PANEL: Woman Power for Peace: Linkages in Domestic and International Anti-War and Anti-Imperialist Activism during the Vietnam Era

Saturday March 2, 2013 at 3:00 PM

Commenter: Leandra Zarnow, Stanford University, Stanford, CA

There from the Beginning: Women Strike for Peace, SDS, and the Launching of a National Antiwar Movement, 1961-1965

Andrea Estepa

Drawing from a larger study reconsidering the organizational history of Women Strike for Peace (WSP), this paper highlights the integral role that particularly its local branch in Ann Arbor, Michigan, played in launching the national, grassroots movement protesting US involvement in the Vietnam War. Too often, scholars understand the New Left in generational, rather than political, terms, depicting the New Left as synonymous with the student movement and especially the Students for a Democratic Society (SDS). In this paper, I consider the connected roots, principles, and tactics of WSP and SDS. Nurturing SDS’s positions and practice, WSP members organized the first Vietnam teach-in at the University of Michigan, signaling their role as key mentors and cross-generational collaborators at the inception of the anti-war movement.

Bella Abzug, Peace Politics, and the Transformation of the Democratic Party

Leandra Zarnow

As part of a full-scale political biography of Bella Abzug, this paper broadens understanding of the effectiveness of the “demonstration/lobbying format” characteristic of Women Strike for Peace (WSP). In the influential Women Strike for Peace (1993), activist-historian Amy Swerdlow correctly credited Abzug with developing this effective strategy in her capacity as WSP’s self-appointed legislative director. Yet, Swerdlow does not fully explore Abzug’s usage of WSP to reshape Democratic Party politics through challenge of the Cold War liberal establishment. …It is essential to place Abzug and WSP at the juncture of the New Left and Democratic Party politics.

Jane Fonda’s Early Antiwar Activism: Reality and Media Representations

Sarah King

This paper examines the early phase of Jane Fonda’s antiwar activism during the Vietnam War. It challenges the widely held view that Fonda’s major contribution to the antiwar movement was her controversial trip to Hanoi by exploring Fonda’s earlier antiwar activism, including her support for existing antiwar groups and individuals. Between 1969 and 1972, Fonda delivered speeches at antiwar rallies and college campuses, visited GI coffeehouses where she spoke to GIs and veterans, and joined forces with Vietnam Veterans Against the War (VVAW). … This paper is not only concerned with the nature of Fonda’s early antiwar work, but also the role of celebrity in her activism and the impact of gender-bias on media coverage of her activities.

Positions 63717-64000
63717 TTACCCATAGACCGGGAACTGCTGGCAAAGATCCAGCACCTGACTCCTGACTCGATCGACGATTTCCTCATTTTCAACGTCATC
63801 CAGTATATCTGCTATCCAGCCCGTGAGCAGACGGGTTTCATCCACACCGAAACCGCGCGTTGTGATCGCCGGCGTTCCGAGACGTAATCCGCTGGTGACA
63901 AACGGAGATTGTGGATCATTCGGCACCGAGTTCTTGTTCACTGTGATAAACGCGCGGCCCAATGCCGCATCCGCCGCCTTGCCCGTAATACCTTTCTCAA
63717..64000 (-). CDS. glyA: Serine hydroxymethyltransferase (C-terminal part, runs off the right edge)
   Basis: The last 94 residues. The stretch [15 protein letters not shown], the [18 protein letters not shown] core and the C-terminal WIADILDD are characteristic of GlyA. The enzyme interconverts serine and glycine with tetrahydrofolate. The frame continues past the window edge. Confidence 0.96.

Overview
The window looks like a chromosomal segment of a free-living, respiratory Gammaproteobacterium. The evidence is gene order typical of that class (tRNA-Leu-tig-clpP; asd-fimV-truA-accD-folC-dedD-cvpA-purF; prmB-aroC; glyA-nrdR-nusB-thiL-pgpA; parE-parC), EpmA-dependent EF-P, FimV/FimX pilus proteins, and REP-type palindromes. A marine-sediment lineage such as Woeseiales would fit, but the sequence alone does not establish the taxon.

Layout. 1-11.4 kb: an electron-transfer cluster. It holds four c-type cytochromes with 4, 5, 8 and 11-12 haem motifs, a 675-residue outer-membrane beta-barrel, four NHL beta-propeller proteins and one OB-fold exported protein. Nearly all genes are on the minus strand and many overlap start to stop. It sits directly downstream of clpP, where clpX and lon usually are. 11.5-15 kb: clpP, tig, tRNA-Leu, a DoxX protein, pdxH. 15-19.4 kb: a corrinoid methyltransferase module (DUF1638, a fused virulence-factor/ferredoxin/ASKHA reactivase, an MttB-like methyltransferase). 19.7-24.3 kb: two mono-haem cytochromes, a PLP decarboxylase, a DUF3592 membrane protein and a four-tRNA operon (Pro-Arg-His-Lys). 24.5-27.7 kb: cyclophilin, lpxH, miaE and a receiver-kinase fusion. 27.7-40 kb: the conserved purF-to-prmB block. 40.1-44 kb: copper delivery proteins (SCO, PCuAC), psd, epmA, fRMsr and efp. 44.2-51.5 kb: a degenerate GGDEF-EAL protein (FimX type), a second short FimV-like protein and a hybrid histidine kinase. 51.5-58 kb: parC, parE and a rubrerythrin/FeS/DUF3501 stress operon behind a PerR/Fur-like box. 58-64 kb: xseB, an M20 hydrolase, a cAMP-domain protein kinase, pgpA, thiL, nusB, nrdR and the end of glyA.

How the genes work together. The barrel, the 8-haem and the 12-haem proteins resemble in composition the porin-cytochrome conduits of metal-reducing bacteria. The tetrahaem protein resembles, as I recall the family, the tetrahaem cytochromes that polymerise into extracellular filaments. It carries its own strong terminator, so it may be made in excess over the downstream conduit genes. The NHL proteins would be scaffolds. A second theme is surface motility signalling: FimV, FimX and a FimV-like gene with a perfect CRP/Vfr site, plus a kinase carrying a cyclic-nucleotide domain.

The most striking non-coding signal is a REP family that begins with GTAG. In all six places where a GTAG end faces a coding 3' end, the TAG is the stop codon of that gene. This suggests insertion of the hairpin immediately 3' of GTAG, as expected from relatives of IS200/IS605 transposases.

US Women of Color, the ‘Third World,’ and the Viet Nam Era

Jessica M. Frazier

This paper analyzes the experiences of African American, Chicana, and Asian American women who traveled to North Viet Nam to meet with Vietnamese women during the Viet Nam War. It finds that although US women turned to Vietnamese women for fellowship and inspiration, they viewed Vietnamese women in a variety of ways–as fellow revolutionaries, as gendered victims of violence, and as collaborators against imperialism. This paper explores the ways in which US women of color interpreted gender, race, peace, and revolution and how their activism within their respective communities’ struggles for equality shaped their views of the war and of antiwar protests.

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